Sunday, 28 October 2012

Binongor: A Milder Version

This is my Mammy's take on the famous Binongor of the Kalingas.  It's milder compared to the Kalinga's version.  Milder meaning it is not as fiery hot as those cooked by the native Kalinga's as she only puts a few as in 2 pieces only of siling labuyo (bird's eye chili).  For the Kalingas they put at least 2 chupas of Siling labuyo. Do you know how "much" siling labuyo that is? More than 3 cups full!  Who has the nerve and the guts to eat such taste-bud scorching, stomach-acid triggering, and hemorrhoid-swelling fiery hotness?  I and the rest of my family don't and couldn't take that (cough, cough)

What is Binongor I haven't tasted the real one actually, I mean, I haven't tasted and seen a binongor that was cooked by a Kalinga with the 3 cups full of siling labuyo and all.   First of all, Kalinga are what we call the natives who are the first settlers in our province.  They are beautiful people with skin colors ranging from dark-brown, brown, and fair.  They have sharp features with aquiline noses.  AND they love to eat fiery hot dishes.  Binongor is one of their specialties.  

Binongor is almost similar to the Ilocanos dinengdeng as it uses bagoong as seasoning.  It consist of backyard vegetables, like eggplants, long beans, legumes (kardis, patani, white beans, etc), squash, leafy veggies (any as you wish), bamboo shoots, mushrooms (tengang daga, kudkudet, etc.), etc.  Fresh water mussels and shells are added like the agurong. leddeg, or bisukol.  Innards of chickens, pigs, cows, or wild animals are also included to make the dish even more flavorful.  And the most important ingredient is the siling labuyo (bird's eye chili).  Not just that.  The amount of siling labuyo matters.  And we are not just talking about putting 5 nor 10 pieces of this red-very-hot-chili pepper but more than 3 cups full (evil grin)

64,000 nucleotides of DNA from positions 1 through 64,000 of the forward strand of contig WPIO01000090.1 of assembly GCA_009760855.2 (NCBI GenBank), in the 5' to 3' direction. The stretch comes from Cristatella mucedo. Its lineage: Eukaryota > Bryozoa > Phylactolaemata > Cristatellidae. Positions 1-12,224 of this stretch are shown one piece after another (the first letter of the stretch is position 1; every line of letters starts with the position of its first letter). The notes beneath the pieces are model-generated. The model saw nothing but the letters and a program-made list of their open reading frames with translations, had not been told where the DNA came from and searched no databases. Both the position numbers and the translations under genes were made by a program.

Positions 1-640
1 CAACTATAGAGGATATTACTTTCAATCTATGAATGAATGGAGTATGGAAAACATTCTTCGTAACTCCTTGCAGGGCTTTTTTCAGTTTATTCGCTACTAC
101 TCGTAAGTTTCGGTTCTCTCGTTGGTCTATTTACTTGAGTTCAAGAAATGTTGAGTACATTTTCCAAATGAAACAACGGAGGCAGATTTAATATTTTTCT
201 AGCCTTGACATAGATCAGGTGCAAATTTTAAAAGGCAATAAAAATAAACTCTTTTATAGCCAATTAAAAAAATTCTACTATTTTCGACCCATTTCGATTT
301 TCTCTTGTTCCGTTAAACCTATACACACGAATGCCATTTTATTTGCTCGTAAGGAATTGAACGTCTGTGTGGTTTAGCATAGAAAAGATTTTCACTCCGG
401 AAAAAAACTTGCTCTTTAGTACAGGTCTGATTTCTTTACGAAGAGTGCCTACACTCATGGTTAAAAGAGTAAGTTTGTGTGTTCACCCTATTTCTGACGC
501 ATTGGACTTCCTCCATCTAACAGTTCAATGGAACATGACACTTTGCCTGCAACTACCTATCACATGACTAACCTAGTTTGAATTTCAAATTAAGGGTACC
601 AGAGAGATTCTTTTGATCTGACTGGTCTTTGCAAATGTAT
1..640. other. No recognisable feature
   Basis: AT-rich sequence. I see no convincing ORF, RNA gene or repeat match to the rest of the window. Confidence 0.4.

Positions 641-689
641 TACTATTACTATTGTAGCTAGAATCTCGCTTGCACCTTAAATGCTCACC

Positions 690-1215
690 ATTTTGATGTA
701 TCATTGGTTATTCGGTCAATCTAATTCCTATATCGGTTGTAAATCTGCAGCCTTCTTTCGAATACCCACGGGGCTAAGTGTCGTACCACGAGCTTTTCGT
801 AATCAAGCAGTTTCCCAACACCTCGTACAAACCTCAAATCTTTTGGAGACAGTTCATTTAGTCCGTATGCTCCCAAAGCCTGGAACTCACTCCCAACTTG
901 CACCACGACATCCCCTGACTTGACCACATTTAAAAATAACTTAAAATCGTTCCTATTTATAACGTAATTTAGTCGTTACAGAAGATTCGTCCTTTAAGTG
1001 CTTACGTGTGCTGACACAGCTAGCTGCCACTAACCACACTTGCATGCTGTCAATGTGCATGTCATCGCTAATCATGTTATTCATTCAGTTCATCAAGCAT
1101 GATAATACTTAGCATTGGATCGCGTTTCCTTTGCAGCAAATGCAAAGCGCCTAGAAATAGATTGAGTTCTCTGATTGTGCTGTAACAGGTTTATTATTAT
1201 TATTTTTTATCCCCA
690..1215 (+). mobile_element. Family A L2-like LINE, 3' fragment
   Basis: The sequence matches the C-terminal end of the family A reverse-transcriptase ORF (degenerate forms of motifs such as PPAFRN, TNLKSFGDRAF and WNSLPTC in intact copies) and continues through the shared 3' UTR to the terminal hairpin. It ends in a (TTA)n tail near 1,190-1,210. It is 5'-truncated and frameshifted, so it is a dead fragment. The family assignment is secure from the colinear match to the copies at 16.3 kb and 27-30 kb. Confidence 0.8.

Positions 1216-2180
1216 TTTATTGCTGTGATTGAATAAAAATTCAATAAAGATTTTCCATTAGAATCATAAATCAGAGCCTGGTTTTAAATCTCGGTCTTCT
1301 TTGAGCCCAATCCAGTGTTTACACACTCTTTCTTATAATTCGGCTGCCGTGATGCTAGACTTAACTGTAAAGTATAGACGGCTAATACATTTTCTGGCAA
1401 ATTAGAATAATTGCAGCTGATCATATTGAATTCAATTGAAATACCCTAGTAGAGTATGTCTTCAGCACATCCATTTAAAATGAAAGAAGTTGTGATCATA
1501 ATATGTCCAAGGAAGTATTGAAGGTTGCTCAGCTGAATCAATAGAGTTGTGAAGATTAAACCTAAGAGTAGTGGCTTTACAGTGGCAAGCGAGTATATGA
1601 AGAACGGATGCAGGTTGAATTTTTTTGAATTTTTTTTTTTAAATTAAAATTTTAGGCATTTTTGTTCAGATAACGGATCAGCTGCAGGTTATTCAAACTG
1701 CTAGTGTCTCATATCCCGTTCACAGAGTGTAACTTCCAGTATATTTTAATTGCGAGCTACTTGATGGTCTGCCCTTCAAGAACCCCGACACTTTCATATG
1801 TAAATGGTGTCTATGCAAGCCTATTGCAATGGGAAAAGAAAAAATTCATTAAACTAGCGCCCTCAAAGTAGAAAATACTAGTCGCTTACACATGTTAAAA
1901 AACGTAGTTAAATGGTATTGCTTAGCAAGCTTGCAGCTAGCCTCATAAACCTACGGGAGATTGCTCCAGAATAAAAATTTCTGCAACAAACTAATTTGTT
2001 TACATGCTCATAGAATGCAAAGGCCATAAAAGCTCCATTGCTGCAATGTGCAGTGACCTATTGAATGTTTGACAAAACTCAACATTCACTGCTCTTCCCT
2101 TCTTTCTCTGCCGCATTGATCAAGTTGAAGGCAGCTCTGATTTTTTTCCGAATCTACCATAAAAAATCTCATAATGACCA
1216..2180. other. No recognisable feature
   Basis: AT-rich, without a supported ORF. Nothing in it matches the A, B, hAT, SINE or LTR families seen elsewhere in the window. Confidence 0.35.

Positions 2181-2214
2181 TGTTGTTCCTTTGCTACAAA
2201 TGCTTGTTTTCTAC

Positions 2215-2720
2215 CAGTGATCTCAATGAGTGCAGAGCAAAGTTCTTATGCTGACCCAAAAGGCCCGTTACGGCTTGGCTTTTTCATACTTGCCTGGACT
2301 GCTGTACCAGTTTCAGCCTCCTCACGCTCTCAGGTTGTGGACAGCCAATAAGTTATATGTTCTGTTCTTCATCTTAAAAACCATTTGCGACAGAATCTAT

In Mammy's recipe, she used agurong and added no meat at all. Agurong, if you haven't heard of it, is a fresh water shell that is spiral in shape and usually comes in black or dark brown color.  I don't know how these things are called in Tagalog or other dialects.  These are commonly harvested from creeks and rivers.   The tips or the tail-end of the agurong had to be removed before cooking.  You might be wondering what an agurong looks like.  Here it is:

live agurong crawling out of the container

Mammy's binongor, though it may not be called as such by the Kalingas, is delicious as it is but I want to try the "real" binongor.  Can anyone make one for me please!!!

The amount of vegetable  to add depends on how much is available on hand.  There is no strict rule when it comes to cooking vegetable dishes the Ilocano or Kalinga or Cordilleran way



Agurong (fresh water shell)
Squash, diced
Banana Blossom
Bamboo Shoot
French Beans
Saluyot (jute leaves)
Ginger - 1 thumbsize
Red onions, diced - 1 medium

Ripe Tomatoes - 2 large

Bagoong Patis
Bagoong Sauce - 1 tbsp 
Siling Labuyo (bird's eye chili)

Water - 2 cups

Mammy usually uses a small amount of bagoong sauce only when she cooks dinengdeng.  Most of the time she uses the bagoong patis.  Mammy is Ilocano but we are a family of so many allergies and we kind of develop an allergic reaction to bagoong sauce of any kind when we use too much of it :-(  You can use bagoong sauce in your dish as much as you want

Cooking Procedure:

1. Place the agurong in a container with water and leave it there overnight.  Let them poop first :-)
2. Boil the banana blossom and bamboo shoot together.  Drain and squeeze the vegetables to remove any unwanted bitterness.   Set aside.
3.  Place the water, bagoong sauce, bagoong patis, tomatoes, ginger, onion , and saluyot in a pot and bring to a boil. 
4. Add in the agurong and let it simmer.
4.  Add the rest of the ingredients and cook until the vegetables are done.
5.  Add the siling labuyo and let it simmer for a minute longer

Serve and savor the goodness of Kalinga cuisine :-)

© Fresha-licious (28October2012)

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